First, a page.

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Decisions of the Superior Courts of New South Wales, 1788-1899

Ready v Brooks [1833] NSWSupC 63

trespass to land - Bankstown - land law, title, proof of - conveyancing - legal practitioners, professional privilege - evidence, admission of documents

Supreme Court of New South Wales

Burton J., 13 June 1833

Source: Sydney Herald, 17 June 1833

Thursday. - Before Judge Burton, and J. Lamb and T. Icely, Esquires, J. P.'s. Assessors.

Ready v. Brooks. - This was an action of trespass quare clausam fregit, brought to recover damages for a trespass committed by defendant upon land held by plaintiff.

The declaration contained five counts, setting out the trespass complained of, and varying it to have been committed at Irish Town and then Banks Town.  To these counts the defendant pleaded the general issue, and a justification.  The plaintiff denied the justification, on which issue was joined.

Mr. Keith having detailed the case to the Jury, called the following witnesses:-

John Whalen - I live at Banks Town, and am a settler; I know plaintiff and defendant; I live about half a mile from plaintiff; I know a paddock called Captain Brooks' paddock, in which plaintiff was growing crops three years ago; there were crops of wheat, rye, peas, and potatoes there last September; the paddock was fenced; the paddock contained about fifteen acres, ten of which were in crop; there was no grass of any consequence; there were about 20 acres of it, but it was eaten very bare; I remember defendant and Mr. Allan coming to my house in September last in a gig; he ordered the horse to be taken out, and to be taken to his farm; I mean that in possession of Ready; when we came to that part which was cropped, he ordered a pannel [sic] of the fence to be taken down, and his horse to be turned in on the crop; he ordered my cattle to be turned in likewise, about ten or twelve head; it was done; he said it was his ground, and to feed my cattle on it; I did so more than once; the crops were destroyed in consequence; he also ordered any cattle to be impounded that came on his farm; he gave it to me in writing; here it is; (put in and read;) that was given me before I went to the paddock; it was some days before; the horse could as easily have been turned into the paddock under grass as into that with crops; Captain Brooks must have known the other to be cultivated ground; defendant told me that Ready had a lease of the ground, but that he had given it up; Ready put in the crops; I impounded a cow and calf, which was in the grass paddock, before the cattle was turned in on the crop of wheat; the cow and calf were rescued from my man by Ready.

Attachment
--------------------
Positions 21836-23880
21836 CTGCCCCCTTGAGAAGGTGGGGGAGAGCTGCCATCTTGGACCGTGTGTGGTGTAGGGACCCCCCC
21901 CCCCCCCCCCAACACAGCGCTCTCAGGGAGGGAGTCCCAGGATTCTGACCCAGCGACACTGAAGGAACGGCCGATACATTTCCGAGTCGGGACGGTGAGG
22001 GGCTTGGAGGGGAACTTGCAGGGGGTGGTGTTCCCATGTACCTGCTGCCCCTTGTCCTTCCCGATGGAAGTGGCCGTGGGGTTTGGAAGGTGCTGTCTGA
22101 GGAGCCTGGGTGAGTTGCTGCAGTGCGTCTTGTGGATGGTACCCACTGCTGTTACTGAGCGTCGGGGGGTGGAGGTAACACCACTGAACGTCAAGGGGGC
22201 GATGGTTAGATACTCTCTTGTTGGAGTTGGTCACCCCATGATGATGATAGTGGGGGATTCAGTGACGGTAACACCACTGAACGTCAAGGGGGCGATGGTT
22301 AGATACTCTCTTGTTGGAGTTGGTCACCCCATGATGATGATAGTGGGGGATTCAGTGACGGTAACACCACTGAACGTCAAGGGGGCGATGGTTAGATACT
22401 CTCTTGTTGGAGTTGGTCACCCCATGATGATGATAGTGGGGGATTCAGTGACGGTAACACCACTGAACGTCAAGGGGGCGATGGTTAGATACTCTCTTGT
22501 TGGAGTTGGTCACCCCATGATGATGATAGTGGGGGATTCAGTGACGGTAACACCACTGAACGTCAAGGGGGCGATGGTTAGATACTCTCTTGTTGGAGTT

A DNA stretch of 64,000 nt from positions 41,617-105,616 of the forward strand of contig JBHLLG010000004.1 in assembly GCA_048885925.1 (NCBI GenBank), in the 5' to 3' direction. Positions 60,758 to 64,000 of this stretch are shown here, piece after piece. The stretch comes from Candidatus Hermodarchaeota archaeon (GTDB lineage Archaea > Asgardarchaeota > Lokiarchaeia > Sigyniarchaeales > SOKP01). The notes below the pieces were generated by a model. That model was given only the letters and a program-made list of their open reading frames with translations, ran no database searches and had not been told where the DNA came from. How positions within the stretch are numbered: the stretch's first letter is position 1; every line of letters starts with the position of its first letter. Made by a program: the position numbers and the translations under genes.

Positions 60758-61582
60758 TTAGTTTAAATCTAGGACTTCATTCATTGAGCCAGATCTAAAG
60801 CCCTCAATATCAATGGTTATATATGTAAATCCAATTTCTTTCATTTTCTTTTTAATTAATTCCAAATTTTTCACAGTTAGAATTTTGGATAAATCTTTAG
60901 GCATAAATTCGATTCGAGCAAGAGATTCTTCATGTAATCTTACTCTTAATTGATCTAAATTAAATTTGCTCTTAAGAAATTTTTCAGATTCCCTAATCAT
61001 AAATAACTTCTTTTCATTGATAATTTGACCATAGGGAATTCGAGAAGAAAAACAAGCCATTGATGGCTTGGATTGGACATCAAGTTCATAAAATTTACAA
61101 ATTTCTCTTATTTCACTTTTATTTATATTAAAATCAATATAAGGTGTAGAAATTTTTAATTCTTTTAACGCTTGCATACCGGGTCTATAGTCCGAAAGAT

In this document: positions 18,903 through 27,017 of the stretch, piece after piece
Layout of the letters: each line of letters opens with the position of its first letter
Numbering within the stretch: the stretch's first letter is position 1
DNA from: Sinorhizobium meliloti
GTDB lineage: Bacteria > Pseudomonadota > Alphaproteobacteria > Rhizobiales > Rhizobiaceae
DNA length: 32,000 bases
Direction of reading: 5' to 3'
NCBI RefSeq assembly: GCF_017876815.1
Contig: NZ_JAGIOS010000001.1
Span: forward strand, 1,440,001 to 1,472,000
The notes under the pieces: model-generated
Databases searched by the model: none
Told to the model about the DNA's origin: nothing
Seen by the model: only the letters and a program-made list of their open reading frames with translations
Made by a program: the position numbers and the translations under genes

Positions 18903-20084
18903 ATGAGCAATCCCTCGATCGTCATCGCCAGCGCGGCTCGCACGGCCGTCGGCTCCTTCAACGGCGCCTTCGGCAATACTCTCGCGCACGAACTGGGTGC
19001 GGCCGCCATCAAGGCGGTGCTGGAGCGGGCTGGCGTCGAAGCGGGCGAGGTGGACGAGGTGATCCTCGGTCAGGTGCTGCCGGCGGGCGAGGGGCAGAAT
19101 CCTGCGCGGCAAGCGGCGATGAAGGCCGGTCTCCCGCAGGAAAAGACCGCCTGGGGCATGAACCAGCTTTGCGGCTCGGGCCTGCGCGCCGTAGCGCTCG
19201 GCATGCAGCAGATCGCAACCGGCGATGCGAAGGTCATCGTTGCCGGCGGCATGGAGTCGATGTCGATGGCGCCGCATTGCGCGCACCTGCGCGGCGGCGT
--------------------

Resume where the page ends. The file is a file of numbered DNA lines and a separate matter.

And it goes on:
Cross-examined by Mr. Norton - The crop was not good; there were about 6 acres of wheat which would turn out about seven bushels to the acre; the rye was past my opinion, it was so bad, also the peas; I would not pay the labour of the whole crop if it had been given me; before I broke down the fence, the cow and calf were sent to the pound; they never sent there, as my servant told me Ready rescued them; I have known the land about three years; Ready was the tenant of defendant; both told me there was a lease, but defendant said plaintiff had given it up; Ready continued to crop it up to the time of turning in the cattle; there was no altercation; Ready told me it was Captain Brooks' land, and that he paid £25 per year rent.